I have asked Holli Dawson to pen a few pieces around facilities, rent and office space. As SM matures I am seeing more and more folks making the move to their own office space. It can be daunting. Hope this and future articles help!
In the world of real estate and housing rental, the term net rent or net lease is where the tenant has to pay alongside the standard rent either an amount of or all of the additional expenses that would in most cases be paid by the owner of the property, usually referred to as the official landlord. Some of the fees and expenses that make up these extras usually include examples such as insurance, utilities, repairs, taxes and countless other depending on the property and its location.
Exactly which items are to be paid for by the tenant in question will be specified and clearly stated within the official lease agreement long before the tenant starts looking for moving quotes. In the case of properties and buildings that are to be leased to a number of tenants rather than just a single client, which may include shopping centers and entertainment buildings, the additional charges passed onto them for these and other charges will usually be dictated and specified according to their size in square feet.
The actual term itself of net rent or net lease is an entirely different example to that of gross rent or lease. In the gross example, the owner of the property will receive the gross rent from their tenant or tenants, which they must then separate out and use as they see fit to address all of the applicable charges. In the case of net rent, the owner receives the full amount of rent and the extra expenses are taken care of also.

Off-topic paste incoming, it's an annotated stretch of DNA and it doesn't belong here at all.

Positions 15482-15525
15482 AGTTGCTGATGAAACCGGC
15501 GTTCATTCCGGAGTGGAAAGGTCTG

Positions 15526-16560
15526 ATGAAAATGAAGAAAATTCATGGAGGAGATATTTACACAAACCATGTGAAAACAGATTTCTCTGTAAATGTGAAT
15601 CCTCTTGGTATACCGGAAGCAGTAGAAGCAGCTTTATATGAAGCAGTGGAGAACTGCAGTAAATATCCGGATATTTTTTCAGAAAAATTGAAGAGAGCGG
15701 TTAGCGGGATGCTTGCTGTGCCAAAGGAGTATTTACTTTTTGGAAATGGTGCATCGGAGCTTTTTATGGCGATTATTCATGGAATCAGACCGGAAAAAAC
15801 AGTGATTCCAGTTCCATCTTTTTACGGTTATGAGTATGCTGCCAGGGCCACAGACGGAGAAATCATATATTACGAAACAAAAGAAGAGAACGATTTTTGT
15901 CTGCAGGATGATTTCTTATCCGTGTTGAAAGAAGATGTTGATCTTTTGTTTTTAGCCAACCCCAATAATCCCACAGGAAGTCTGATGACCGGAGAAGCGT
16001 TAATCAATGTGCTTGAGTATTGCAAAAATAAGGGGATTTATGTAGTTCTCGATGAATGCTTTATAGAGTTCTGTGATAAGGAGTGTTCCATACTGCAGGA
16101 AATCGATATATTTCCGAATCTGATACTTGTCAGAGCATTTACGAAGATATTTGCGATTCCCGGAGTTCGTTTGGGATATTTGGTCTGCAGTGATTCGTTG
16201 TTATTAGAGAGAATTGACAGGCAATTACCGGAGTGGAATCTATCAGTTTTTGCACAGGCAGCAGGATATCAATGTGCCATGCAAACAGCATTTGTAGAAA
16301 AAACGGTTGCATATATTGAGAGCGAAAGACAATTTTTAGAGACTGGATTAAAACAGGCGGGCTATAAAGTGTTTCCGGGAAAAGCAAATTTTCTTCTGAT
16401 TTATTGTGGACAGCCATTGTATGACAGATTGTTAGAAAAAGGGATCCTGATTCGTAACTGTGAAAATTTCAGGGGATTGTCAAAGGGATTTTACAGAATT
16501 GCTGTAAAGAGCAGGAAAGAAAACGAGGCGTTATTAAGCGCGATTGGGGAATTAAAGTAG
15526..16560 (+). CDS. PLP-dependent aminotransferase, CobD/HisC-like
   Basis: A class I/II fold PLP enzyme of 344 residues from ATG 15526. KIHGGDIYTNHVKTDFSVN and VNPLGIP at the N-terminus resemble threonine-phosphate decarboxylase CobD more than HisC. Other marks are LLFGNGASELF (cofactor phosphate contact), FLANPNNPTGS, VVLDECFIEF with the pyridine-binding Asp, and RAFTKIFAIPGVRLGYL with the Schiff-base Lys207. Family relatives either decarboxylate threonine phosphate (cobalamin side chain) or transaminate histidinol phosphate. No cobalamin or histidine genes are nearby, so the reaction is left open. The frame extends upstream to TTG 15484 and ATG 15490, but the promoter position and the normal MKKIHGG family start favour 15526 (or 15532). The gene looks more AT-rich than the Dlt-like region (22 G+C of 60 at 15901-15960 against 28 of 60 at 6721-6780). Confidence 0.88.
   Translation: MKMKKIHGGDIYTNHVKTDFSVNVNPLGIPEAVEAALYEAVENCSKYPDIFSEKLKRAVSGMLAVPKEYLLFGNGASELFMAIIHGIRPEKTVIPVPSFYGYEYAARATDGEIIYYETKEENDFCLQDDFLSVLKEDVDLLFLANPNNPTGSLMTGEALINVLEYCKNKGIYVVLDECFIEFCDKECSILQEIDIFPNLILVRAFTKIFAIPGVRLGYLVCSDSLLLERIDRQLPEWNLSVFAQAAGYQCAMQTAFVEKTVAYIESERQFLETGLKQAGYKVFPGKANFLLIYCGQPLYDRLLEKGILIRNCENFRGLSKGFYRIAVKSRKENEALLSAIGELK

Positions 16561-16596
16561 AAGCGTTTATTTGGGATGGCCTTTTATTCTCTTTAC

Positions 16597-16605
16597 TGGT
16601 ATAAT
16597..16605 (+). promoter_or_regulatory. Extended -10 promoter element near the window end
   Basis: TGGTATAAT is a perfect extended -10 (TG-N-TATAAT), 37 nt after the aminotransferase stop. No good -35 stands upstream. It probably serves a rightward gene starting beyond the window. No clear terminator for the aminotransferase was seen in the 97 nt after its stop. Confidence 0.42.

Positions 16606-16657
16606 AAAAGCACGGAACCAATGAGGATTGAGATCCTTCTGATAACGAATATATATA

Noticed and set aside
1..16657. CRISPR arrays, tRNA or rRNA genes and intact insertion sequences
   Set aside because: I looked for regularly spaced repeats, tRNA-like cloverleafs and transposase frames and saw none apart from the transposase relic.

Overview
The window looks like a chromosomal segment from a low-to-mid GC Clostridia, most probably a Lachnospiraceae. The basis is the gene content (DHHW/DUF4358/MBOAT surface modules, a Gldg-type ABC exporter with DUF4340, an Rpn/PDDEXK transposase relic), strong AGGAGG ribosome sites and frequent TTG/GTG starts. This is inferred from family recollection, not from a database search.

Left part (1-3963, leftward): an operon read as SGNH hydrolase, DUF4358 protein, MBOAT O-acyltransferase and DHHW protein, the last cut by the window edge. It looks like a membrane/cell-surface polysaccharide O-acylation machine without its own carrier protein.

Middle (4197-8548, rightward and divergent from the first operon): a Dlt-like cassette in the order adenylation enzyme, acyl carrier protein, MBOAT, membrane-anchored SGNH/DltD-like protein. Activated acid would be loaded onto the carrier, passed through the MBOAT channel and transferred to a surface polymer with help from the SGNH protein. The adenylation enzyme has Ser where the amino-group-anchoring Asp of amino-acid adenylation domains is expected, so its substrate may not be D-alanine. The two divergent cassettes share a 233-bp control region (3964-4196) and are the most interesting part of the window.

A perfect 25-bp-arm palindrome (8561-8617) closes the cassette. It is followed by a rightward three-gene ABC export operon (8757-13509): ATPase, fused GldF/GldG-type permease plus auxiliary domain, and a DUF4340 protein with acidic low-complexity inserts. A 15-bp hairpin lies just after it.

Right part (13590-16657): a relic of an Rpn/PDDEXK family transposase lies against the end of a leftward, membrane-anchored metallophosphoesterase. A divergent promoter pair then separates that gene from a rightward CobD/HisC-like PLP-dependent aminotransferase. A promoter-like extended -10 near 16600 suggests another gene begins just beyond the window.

There are a number of different types of net rentals or net leases within the industry, wherein different levels of costs are passed through to tenants as part of the lease.
In the case of a single net rent/lease, the tenants involved are responsible for the paying of all applicable property taxes as well as the based rent.
When the lease is a double net example, tenants are not only responsible for the paying of the rent amount, but also all applicable property taxes and the building insurance. In this example, the landlord or building owner remains responsible for any problems and expenses caused by structural issues.
Coming to the triple net example, this is where the tenant or tenants will not only be responsible for the paying of the rent amount, but also all applicable real estate taxes, the required building insurance as well as the maintenance costs for the property as a whole.
In the case of the bondable lease, sometimes referred to as an absolute net lease or rent, this is most extreme example of them all and requires tenants to pay the standard rent amount along with almost every other expense that could possibly be attributed to the property.
"Holli Dawson is a freelance writer who works in both fiction and non-fiction, with a particular focus on the arts and real estate. Her most recent work has been on behalf of a leading moving company."